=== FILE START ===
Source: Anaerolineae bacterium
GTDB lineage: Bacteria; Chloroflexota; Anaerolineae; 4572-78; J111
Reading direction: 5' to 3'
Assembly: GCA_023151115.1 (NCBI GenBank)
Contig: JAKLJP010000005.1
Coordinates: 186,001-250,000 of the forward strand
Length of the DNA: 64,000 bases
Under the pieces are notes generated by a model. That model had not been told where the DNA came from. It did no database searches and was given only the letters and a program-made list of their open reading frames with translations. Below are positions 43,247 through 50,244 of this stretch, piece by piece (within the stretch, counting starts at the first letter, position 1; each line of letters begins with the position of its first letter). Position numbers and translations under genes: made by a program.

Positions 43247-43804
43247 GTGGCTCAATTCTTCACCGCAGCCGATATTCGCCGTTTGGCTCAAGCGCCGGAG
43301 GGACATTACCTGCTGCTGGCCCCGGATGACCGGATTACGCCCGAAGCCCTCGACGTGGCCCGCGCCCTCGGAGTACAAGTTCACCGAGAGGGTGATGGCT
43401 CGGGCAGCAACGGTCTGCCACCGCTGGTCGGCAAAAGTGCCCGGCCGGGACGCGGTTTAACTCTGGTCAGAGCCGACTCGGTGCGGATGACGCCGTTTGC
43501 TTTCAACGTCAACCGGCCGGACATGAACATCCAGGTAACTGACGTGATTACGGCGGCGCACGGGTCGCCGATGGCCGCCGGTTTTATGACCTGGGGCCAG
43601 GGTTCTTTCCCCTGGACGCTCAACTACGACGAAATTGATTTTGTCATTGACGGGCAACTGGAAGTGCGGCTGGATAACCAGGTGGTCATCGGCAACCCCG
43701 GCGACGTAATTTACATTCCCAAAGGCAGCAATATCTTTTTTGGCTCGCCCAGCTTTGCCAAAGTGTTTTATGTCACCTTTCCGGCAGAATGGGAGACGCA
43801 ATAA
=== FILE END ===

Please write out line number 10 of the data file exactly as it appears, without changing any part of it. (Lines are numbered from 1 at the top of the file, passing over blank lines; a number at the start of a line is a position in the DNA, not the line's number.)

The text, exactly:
43247 GTGGCTCAATTCTTCACCGCAGCCGATATTCGCCGTTTGGCTCAAGCGCCGGAG